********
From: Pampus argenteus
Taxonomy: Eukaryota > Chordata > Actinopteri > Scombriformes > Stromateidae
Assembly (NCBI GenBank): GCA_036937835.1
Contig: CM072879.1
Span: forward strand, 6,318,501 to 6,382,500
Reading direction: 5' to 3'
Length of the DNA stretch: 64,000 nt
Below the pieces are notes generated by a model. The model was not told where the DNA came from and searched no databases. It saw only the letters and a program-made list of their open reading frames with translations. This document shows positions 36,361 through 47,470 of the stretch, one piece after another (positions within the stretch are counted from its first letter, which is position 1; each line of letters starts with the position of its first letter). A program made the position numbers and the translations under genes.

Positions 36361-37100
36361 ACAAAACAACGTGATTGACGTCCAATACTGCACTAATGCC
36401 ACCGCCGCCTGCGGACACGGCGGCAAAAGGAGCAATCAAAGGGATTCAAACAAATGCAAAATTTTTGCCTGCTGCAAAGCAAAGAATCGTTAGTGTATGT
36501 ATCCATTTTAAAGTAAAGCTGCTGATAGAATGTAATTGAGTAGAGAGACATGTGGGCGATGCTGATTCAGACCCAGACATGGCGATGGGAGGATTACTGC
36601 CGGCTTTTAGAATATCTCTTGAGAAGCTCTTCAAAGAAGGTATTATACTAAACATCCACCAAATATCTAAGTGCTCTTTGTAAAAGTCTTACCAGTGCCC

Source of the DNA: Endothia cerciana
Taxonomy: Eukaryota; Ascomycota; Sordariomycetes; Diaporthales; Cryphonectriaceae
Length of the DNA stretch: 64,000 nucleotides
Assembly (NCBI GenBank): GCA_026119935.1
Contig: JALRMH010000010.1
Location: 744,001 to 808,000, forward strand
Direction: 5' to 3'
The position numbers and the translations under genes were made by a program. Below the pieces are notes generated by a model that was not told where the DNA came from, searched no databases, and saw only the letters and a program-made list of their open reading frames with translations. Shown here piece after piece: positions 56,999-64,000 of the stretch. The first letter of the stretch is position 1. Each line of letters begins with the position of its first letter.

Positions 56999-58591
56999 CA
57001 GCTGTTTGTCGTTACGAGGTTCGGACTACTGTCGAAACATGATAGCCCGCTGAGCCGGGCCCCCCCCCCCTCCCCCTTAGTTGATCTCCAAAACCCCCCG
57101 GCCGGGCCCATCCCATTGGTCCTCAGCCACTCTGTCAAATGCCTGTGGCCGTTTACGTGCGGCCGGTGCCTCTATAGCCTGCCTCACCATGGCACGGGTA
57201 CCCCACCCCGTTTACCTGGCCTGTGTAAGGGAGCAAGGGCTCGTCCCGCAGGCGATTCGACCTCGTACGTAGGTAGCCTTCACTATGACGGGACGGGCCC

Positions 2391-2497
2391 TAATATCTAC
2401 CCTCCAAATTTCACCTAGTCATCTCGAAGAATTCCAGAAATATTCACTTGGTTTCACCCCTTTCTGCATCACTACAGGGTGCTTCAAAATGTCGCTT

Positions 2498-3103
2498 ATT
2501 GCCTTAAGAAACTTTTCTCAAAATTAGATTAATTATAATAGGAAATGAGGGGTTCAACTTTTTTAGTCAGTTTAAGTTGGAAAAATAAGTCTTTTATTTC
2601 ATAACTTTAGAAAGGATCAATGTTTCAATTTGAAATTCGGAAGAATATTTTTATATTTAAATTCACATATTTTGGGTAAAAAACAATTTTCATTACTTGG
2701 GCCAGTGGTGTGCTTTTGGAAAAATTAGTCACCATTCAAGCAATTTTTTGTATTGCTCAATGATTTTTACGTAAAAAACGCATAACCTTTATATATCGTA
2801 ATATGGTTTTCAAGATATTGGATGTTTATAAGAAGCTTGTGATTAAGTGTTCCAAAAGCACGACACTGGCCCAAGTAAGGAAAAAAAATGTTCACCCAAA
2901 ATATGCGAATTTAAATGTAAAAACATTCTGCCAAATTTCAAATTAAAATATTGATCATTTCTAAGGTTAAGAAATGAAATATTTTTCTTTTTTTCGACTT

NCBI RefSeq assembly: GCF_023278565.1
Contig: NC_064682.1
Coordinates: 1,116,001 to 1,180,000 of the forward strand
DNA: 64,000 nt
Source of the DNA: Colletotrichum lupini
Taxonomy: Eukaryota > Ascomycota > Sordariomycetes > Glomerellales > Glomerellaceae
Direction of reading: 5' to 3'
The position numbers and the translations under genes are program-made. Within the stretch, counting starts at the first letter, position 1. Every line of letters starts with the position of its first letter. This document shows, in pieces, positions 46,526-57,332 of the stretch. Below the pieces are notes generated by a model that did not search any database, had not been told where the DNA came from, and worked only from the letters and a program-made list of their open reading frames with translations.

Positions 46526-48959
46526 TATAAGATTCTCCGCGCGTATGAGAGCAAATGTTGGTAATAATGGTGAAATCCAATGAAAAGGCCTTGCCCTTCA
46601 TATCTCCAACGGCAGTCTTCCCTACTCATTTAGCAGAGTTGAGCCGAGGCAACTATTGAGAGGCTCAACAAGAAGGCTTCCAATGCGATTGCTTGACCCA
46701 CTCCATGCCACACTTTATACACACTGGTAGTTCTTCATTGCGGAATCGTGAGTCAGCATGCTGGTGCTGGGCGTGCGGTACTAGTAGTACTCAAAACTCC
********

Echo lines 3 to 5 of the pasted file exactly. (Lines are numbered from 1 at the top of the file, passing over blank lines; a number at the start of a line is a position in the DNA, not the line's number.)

Assembly (NCBI GenBank): GCA_036937835.1
Contig: CM072879.1
Span: forward strand, 6,318,501 to 6,382,500